Aug 28 2012
The quickest way to be immersed in Cambodian life is to dive into a market that is not aimed at tourists. Before you take the plunge, though, ask if you are ready for a taste of unadulturated daily activity, with the sights, sounds and smells of a traditional market. Phnom Penh‘s Phsar Chas (Old Market) is not at all designed to cater to casual bystanders, especially if they are tall or a touch squeamish.
Phsar Chas is a rabbit warren of stalls wedged between Street 13, Street 110 and Street 108, two blocks back from the river. There’s been a market here since French colonial times and everything from motorcycle maintenance to facials is catered for. Unless you’re looking for an “I Survived Cambodia” T-shirt, in which case you need a different market.
Starting at the riverside end, the outside fruit stalls are photogenic and easy on the most sensitive stomach, unless it’s durian season. In which case, stand well back and admire the care that goes into selecting and dissecting a ripe fruit. Around the perimeter closest to the park you’ll find stationery stalls, and on the south side is everything you might need in the way of shrine accessories and luggage. Use the money changers opposite to break your dollars into more manageable riel as prices tend to be in local currency here.
Duck inside (and please do duck, as a crack on the head from a corrugated iron shutter really hurts!) and you will feel almost instantly lost. The Old Market is one of the smallest in town, but it brings to mind the Tardis or Mary Poppins’ handbag. After four years of shopping here, I still make wrong turns and fail to find stalls I’ve visited a numerous times before. The best strategy is undoubtably to give up on all hope of finding the same exit and to trust that you will escape somewhere, sometime.
With that settled, you can enjoy the variety the market has to offer. There are stalls supplying housewares, toiletries, costume jewellery, haberdashery items, cosmetics, bling shoes, pillow cases and boxes of biscuits. Fortune tellers congregate near the coffee stalls to the south, with cards at the ready. Top marks if you spot the excellent Chuck Berry lookalike. Take care where you are planting your feet — the floor is uneven, with a system of makeshift drainage for when it rains.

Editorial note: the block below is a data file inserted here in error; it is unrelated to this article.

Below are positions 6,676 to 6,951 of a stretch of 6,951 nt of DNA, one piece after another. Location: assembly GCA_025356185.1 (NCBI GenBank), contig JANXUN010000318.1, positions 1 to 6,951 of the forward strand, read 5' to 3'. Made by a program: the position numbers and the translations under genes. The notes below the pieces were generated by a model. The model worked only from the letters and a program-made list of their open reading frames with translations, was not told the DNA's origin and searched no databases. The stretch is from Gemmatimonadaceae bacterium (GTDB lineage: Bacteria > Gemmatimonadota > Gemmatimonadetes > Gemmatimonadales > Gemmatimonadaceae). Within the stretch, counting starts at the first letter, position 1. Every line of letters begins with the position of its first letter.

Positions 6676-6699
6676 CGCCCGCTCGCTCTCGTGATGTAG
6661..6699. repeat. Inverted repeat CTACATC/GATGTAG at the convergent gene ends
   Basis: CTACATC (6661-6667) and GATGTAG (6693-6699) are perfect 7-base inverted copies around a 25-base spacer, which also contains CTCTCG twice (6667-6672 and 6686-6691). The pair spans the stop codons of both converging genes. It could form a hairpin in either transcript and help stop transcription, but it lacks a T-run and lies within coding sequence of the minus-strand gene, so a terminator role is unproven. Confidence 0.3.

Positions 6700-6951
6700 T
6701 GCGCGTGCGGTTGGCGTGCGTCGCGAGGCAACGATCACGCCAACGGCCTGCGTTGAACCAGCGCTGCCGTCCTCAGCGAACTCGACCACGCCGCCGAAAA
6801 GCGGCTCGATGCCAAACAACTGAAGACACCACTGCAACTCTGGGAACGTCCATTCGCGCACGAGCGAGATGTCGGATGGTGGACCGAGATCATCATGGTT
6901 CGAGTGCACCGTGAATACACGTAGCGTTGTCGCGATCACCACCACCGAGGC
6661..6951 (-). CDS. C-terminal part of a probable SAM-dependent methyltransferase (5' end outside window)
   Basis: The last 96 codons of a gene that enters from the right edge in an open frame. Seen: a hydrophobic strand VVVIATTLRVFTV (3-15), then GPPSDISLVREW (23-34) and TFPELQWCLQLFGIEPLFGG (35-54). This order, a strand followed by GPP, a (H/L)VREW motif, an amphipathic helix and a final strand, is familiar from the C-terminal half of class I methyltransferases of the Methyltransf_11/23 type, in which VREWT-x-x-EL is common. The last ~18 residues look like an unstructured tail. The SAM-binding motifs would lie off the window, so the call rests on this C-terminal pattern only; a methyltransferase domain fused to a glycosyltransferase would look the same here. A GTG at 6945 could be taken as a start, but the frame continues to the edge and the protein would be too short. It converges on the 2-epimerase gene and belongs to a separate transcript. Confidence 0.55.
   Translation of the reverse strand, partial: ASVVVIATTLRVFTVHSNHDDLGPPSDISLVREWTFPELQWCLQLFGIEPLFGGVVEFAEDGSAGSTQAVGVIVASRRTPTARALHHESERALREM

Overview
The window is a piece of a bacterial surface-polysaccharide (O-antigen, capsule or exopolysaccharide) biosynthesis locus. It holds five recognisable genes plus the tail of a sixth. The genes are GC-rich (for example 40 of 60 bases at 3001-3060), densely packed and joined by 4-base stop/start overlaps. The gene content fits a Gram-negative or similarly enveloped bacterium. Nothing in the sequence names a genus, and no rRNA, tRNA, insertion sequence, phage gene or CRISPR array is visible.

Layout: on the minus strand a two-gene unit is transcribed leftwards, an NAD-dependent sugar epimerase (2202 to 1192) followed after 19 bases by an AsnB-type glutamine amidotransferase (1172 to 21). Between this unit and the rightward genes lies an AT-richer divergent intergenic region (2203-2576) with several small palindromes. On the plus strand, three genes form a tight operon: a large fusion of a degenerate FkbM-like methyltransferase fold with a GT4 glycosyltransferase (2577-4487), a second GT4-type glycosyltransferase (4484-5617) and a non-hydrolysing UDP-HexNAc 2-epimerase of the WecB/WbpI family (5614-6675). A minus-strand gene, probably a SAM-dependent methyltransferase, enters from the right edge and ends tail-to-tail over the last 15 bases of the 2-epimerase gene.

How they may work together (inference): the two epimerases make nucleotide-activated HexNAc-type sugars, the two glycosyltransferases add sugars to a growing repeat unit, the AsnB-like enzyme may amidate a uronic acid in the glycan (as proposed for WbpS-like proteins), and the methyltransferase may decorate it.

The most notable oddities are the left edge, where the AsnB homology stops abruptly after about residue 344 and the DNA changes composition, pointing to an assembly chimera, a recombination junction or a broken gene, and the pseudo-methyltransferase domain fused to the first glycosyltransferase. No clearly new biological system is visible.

Somewhere before the southwest corner of the market you’ll find the food stalls, vending noodle soup, pork and rice and noodles onto white tiled counters. If you can take the heat, stay in the kitchen for some tasty and cheap eating. In the opposite corner, just after the avenue of hair extensions swinging from beautician kiosks, is where the fresh meat section begins. For those of a sensitive disposition, this is your cue to aim for the light through the sarong and wedding outfit stalls in the north.
If you’re ready for the wet market, carry on past the sacks of dry goods and rice into the uncovered western end of Phsar Chas. For sightseeing rather than shopping, you might want to avoid the times between 07:30 and 09:30am and around 17:00, when this area is particularly busy.
The assortment of fresh meat is overwhelming, and some is very fresh indeed (as in, still alive). Fish make a final bid for freedom, leaping out of their big tin containers. Crabs with elastic bands around their claws are impeded in sideways movement. Stalls display skinned frogs, bright blue river prawns packed in ice, huge slabs of beef with chickens and ducks hanging above, plucked but with head and legs intact. There’s more fruit and vegetables to puzzle over, stacked on tarpaulins or crates. How to tell the difference between a ball aubergine and a gourd? How do you cook with banana flowers or lotus stems?
Opposite the wet market entrance on Street 110 are umbrellas shading huge pots of rice and bowls of fried fish, prahok, omelettes and soup, bought by the bag. Not advisable if your stomach doesn’t easily forgive you for taking it off-piste, this has to be the cheapest takeaway in town.
The main market closes up around 16:30, with hatches battened down and the warren eerily deserted, but the wet market continues for a couple of hours. After dark, spit-roasted chicken and whole fish baked in salt make an appearance, occupying the shrine stall side until 22:00. Everything gets quiet for a few hours before dawn heralds another day in the life of a Cambodian market.
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